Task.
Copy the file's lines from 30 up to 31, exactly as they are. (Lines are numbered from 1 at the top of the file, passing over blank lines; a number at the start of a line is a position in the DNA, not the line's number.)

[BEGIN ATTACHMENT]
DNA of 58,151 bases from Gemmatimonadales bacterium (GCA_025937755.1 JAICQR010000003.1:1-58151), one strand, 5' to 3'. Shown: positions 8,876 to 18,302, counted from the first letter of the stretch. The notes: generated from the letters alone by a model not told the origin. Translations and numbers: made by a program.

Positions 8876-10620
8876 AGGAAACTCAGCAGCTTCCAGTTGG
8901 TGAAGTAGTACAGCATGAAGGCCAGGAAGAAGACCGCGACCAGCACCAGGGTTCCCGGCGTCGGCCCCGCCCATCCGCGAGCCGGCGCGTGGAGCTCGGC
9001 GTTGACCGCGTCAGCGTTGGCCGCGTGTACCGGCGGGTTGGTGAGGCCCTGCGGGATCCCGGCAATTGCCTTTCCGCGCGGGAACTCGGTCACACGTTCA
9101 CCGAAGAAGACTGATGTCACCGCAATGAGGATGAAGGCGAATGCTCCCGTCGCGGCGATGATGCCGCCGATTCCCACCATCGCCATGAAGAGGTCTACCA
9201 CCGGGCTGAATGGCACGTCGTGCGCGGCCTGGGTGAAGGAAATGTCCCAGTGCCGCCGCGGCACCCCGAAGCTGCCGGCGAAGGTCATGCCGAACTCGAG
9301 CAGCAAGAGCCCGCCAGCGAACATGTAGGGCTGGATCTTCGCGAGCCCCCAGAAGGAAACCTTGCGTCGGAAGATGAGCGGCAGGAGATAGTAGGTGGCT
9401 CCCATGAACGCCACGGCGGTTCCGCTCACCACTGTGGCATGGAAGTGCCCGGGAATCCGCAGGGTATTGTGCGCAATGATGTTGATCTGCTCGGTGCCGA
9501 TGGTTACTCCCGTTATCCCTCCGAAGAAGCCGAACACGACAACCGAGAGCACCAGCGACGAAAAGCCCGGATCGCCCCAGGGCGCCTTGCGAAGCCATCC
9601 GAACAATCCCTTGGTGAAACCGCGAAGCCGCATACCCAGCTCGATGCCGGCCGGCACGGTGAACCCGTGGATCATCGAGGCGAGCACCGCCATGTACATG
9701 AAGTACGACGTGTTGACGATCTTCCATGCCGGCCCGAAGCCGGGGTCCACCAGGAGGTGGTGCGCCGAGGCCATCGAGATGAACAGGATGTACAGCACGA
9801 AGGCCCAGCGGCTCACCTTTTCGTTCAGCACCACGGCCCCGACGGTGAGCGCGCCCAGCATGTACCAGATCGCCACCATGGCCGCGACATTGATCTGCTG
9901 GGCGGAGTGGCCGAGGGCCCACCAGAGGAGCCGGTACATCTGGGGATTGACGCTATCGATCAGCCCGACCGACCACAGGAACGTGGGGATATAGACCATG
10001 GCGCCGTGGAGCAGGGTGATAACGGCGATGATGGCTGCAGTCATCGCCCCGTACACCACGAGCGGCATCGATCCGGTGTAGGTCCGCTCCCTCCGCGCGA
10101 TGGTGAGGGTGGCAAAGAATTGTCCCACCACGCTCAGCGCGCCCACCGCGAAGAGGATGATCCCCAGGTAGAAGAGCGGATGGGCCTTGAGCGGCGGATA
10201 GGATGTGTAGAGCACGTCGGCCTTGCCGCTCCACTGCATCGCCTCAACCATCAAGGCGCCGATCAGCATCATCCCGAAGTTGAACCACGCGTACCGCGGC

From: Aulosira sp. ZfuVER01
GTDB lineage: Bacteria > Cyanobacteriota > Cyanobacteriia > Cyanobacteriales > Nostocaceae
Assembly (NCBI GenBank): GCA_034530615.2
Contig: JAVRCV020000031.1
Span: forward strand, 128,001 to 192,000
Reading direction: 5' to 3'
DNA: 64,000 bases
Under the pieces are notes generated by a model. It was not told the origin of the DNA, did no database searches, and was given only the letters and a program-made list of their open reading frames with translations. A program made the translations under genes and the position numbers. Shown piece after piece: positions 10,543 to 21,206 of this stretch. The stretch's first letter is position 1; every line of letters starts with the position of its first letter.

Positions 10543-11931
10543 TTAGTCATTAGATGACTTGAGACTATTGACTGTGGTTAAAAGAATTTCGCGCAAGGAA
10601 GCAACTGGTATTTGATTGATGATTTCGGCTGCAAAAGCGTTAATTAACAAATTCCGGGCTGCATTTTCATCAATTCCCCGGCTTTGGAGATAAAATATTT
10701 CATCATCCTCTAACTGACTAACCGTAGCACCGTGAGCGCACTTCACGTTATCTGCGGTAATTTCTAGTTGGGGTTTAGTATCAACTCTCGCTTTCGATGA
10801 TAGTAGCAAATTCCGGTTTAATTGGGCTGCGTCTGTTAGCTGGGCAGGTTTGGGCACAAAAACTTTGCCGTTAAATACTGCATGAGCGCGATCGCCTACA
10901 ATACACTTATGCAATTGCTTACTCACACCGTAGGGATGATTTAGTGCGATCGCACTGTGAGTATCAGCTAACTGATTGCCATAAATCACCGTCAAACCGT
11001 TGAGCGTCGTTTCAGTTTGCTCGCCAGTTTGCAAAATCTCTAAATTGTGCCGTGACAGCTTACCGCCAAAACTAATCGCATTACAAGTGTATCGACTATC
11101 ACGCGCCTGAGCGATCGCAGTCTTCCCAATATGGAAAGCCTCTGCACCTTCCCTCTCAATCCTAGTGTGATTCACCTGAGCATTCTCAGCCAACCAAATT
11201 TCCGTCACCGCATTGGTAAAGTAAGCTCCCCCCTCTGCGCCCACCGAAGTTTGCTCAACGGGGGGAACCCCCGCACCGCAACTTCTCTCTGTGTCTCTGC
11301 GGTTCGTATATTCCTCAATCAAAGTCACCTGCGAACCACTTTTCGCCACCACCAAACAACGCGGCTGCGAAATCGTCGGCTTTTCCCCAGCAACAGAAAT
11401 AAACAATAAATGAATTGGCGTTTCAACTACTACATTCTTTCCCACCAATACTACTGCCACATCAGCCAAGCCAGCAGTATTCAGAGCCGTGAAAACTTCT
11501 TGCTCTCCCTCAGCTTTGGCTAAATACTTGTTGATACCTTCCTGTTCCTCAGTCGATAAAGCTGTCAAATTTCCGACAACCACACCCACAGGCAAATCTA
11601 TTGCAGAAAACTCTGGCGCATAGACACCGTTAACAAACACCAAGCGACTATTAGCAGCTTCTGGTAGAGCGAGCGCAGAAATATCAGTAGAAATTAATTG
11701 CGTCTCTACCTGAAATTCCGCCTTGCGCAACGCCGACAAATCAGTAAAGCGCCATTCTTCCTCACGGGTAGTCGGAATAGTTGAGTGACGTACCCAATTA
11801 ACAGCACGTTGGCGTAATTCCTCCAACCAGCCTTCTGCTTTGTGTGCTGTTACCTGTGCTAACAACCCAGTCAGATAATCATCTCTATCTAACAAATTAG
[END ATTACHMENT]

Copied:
10801 TAGTAGCAAATTCCGGTTTAATTGGGCTGCGTCTGTTAGCTGGGCAGGTTTGGGCACAAAAACTTTGCCGTTAAATACTGCATGAGCGCGATCGCCTACA
10901 ATACACTTATGCAATTGCTTACTCACACCGTAGGGATGATTTAGTGCGATCGCACTGTGAGTATCAGCTAACTGATTGCCATAAATCACCGTCAAACCGT